Some of us were underwhelmed when England's new captain welcomed Kevin Pietersen back into the dressing room – especially when he said that, along with the fatted calf, the idea that a devastating blow had been delivered to the concept of cricket as a team game should also be roasted. But then some of us were wrong.
Alastair Cook's fervent belief may still be tested a time or two before Pietersen finally puts down his willow version of a Stradivarius but, for the moment at least, there is no hardship in owning up. All the heart-searching has been belted for a monumental six.
An important principle was no doubt involved when Pietersen returned after his outrageous texting to South African opponents during a hugely important Test match this last summer. However, when Cook came down firmly on the side of predecessors like Mike Atherton and Nasser Hussain, who claimed that Pietersen, for all his foibles, was just too good to cast permanently into the wilderness, he was also weighing carefully his chances of overcoming the first great challenge of his infant captaincy.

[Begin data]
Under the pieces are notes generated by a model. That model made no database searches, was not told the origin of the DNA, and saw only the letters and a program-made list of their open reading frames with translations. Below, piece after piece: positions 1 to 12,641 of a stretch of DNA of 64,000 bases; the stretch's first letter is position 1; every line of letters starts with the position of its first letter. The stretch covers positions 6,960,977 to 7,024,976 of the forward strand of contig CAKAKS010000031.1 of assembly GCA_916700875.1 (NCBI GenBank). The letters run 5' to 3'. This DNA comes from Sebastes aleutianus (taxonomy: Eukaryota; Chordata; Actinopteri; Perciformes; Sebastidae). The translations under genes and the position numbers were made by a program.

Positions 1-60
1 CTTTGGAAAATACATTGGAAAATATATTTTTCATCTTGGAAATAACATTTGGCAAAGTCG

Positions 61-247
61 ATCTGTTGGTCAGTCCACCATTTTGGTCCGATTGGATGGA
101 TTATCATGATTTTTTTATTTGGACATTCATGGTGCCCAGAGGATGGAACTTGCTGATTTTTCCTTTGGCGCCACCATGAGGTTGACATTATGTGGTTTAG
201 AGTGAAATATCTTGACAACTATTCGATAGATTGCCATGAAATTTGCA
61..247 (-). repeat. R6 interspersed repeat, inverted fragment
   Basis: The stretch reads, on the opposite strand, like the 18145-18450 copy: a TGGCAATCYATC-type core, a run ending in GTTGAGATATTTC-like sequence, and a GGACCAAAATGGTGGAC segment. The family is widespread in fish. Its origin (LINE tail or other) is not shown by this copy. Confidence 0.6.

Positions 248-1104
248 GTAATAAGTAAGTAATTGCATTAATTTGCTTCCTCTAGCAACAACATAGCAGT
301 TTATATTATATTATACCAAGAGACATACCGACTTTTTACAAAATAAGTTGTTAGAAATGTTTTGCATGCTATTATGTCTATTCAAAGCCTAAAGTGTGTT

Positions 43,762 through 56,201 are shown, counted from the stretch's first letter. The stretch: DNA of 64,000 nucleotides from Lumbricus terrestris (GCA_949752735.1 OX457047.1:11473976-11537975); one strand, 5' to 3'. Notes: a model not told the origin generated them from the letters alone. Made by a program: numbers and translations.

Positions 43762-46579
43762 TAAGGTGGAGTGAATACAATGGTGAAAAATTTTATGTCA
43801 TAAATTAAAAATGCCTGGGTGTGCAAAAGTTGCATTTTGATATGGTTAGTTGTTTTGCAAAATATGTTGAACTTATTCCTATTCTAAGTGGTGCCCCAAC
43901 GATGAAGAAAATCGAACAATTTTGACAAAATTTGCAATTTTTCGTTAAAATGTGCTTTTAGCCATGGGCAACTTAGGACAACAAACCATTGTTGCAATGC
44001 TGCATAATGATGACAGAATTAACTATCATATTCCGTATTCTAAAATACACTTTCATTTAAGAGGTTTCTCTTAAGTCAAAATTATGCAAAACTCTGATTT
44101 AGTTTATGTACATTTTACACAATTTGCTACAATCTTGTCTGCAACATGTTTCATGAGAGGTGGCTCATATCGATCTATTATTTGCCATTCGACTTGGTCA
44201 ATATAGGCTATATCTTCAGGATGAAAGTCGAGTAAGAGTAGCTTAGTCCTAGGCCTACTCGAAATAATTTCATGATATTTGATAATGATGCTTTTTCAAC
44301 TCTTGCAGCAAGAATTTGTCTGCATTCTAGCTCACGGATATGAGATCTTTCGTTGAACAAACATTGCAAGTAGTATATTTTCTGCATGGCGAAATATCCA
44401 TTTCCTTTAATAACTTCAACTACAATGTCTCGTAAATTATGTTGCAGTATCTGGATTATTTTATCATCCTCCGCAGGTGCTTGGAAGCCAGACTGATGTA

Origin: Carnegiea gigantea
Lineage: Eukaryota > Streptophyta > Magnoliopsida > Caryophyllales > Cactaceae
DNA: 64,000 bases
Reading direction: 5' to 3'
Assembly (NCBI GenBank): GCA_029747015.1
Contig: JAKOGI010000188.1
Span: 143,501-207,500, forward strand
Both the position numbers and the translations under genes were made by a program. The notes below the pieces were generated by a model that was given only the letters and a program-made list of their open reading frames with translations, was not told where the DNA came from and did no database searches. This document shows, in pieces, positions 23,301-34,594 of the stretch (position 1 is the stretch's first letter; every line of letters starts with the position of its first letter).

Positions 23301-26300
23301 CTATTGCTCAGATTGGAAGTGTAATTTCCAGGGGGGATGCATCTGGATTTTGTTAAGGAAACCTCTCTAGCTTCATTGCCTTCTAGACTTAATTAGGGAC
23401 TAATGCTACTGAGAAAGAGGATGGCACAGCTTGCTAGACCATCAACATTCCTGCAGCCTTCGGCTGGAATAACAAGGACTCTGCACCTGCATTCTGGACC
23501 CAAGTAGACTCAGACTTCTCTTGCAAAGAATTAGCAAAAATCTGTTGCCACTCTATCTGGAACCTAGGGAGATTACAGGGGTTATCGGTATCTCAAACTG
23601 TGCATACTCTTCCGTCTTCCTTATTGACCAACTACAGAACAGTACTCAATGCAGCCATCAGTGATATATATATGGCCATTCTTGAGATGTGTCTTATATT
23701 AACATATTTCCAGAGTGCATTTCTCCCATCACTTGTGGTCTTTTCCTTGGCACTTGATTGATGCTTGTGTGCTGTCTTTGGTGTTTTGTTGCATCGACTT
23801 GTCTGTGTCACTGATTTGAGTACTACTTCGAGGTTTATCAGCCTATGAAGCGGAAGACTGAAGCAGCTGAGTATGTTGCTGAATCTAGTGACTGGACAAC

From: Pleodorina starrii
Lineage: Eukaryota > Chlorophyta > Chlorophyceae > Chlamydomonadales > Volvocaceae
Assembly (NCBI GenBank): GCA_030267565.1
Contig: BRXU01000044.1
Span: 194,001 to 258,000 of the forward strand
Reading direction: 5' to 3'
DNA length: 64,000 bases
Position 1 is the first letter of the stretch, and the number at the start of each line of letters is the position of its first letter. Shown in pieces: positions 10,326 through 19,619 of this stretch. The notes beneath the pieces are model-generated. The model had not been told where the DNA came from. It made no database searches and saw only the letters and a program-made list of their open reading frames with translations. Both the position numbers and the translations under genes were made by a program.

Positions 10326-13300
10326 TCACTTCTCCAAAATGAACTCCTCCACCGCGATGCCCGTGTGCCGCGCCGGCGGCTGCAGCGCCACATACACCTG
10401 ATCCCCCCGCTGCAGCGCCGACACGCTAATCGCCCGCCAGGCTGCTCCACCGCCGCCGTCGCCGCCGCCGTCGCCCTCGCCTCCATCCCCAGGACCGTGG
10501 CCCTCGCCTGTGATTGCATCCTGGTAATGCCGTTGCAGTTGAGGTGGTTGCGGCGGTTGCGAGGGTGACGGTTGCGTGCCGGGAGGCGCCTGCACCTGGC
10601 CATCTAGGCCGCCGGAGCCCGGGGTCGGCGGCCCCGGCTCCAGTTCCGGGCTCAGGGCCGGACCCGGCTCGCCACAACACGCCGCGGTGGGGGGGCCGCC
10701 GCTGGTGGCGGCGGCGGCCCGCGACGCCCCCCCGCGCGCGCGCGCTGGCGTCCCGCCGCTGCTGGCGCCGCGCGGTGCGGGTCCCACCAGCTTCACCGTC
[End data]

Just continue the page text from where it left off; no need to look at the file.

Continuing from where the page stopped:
His position could be summarised easily enough: You take the moral high road, he said, and I'll live with the best batsman in the world.
It meant that few new captains ever stood quite so tall as Cook in the early hours of yesterday.
On top of his own superb batting – which, like that of Pietersen, had just carried him to the record mark of 22 Test centuries for England – Cook could claim a hard-edged understanding of the realities of his new job. High among these is that his greatest imperative is to have world-class cricketers at his disposal.
Atherton, after deciding to give up the task after a shelling by Curtly Ambrose in the West Indies, was asked to identify the trick of winning leadership. "Having a good side," he said drolly but with a certain bitter intent.